Here’s another example, where young Margaret is “In the Chamber, where the Spectators heard her for two houres, most divinely and heavenly discourse with them … praying for her enemy DOROTHY SWINOW, with the teares running downe her face, that if the Lord had mercy in store to grant her it, lamenting the sad condition she had run her soule into, for satisfying her malice to lessen her hope of eternity…” The godly and edified neighbours briefly flicker into the gawping spectators at a show; and Mary Moore’s string of ‘her’ pronouns subverts the pamphlet against Dorothy Swinow into something like the counter-pamphlet that might have come from ‘her enemy’, in which young Margaret is the sorceress whose malice has imperilled her soul.

Despite the accumulated evidence from the children, all the witnesses to their torments, the voided virginal wires and the rest, the magistracy duck and weave about committing Dorothy Swinow, who lives conveniently for them over the county border in Durham. These legal pretexts for inaction leave Margaret and her mother ‘crying for justice’. In another fit, Margaret addresses her good angels in a complaint about how “that Godlesse theife DOROTHY SWINOW, by the instigation of the Divell, had hardned the heart of both Judges and Justices against her, and now at this instant (sayd she) is using meanes to harden her husbands heart against her too (which she knows will be cruellest to her of all”.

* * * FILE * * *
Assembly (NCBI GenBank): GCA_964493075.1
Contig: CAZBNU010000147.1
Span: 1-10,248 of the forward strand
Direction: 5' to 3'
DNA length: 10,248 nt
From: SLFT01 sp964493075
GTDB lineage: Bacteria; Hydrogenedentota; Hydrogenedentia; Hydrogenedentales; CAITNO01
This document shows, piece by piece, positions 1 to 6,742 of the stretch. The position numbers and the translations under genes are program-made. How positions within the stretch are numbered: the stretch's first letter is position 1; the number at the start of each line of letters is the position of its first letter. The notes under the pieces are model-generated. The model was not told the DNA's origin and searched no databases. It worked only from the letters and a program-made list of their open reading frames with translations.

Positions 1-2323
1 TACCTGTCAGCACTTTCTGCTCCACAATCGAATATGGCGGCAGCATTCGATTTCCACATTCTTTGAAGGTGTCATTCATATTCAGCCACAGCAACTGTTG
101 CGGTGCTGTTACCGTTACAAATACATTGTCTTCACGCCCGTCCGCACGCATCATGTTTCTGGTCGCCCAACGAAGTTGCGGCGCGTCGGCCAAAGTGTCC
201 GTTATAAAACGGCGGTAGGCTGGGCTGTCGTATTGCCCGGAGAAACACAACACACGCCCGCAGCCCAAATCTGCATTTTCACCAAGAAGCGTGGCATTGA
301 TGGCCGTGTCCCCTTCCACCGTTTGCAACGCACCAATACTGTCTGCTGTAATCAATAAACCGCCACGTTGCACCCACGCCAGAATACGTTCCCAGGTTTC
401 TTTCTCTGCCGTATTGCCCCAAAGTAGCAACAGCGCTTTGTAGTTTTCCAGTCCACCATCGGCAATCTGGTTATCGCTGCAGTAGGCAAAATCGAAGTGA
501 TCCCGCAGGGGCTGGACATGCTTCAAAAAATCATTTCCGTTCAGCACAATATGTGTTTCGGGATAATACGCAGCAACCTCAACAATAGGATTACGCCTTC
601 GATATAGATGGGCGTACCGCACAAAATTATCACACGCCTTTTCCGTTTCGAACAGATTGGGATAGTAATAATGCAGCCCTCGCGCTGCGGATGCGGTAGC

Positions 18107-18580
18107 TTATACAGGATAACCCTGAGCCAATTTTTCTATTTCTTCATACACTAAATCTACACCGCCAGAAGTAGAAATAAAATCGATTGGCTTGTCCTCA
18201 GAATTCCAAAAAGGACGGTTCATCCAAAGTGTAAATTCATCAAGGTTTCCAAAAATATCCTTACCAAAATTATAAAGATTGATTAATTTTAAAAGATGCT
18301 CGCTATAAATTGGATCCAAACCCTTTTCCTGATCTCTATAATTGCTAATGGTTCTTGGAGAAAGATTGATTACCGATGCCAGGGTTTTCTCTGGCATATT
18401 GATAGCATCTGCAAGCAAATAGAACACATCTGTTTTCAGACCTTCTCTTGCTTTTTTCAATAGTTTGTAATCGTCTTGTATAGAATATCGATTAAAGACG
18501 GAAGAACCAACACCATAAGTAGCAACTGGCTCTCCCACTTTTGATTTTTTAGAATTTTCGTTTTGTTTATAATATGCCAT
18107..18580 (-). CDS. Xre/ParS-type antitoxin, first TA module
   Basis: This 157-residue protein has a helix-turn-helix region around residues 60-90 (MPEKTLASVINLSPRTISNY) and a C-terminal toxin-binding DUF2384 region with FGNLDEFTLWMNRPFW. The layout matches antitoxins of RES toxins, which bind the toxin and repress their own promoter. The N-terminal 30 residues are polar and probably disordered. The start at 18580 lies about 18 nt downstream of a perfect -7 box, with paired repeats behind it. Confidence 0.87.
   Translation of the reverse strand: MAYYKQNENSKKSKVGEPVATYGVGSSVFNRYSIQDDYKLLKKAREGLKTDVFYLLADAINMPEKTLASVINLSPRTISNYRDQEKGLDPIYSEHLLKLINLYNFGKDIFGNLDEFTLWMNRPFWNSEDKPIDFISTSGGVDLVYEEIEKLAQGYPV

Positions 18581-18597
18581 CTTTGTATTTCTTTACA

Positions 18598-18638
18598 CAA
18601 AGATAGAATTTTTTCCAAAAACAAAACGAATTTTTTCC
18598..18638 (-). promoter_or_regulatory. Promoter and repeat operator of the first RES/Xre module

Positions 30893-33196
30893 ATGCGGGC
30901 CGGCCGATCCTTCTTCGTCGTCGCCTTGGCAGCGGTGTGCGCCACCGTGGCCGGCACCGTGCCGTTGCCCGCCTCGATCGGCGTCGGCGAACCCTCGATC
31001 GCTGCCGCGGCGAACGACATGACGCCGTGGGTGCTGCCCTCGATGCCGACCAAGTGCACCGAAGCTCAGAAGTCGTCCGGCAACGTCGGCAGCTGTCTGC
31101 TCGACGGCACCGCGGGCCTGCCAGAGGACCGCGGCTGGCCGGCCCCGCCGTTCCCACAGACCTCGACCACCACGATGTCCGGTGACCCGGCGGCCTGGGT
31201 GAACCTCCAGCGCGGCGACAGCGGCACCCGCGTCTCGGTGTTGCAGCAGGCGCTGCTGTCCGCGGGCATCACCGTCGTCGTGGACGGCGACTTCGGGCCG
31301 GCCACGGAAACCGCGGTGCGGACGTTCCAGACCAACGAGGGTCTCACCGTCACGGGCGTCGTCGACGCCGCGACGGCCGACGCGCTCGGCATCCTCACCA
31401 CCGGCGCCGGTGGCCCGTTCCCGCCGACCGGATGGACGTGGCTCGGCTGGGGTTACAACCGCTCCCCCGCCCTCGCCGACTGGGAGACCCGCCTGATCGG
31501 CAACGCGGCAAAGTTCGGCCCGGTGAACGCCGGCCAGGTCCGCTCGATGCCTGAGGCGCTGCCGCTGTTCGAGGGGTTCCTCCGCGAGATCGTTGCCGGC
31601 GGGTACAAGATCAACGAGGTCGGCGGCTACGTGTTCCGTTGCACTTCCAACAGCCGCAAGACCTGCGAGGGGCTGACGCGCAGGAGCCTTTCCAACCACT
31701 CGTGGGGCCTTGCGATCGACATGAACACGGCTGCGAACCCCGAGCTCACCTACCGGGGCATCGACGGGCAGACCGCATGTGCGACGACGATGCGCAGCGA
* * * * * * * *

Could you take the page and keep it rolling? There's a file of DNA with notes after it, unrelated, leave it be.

Master Moore had clearly had enough of his second wife and step-daughter’s campaign, and we can see Mary Moore putting into her daughter’s mouth her own explanation of this, all of a piece with the rest of her charges: it is Swinow’s doing. In the naming of Swinow as a ‘godless thief’, the original cause of the rancour between the two women resurfaces: property.

Hutton ‘the rogue’ was elderly, and died in prison. In a strange mirror to the main story, a confessing witch called Margaret White testified that she and her sister Jane, and Dorothy Swinow, had all been witches together. In this case, perhaps aware that this Jane Martin was just the sister of an illiterate woman, and backed by no gentry family, the justices did act, and her own sister’s accusation led to Jane Martin being hanged.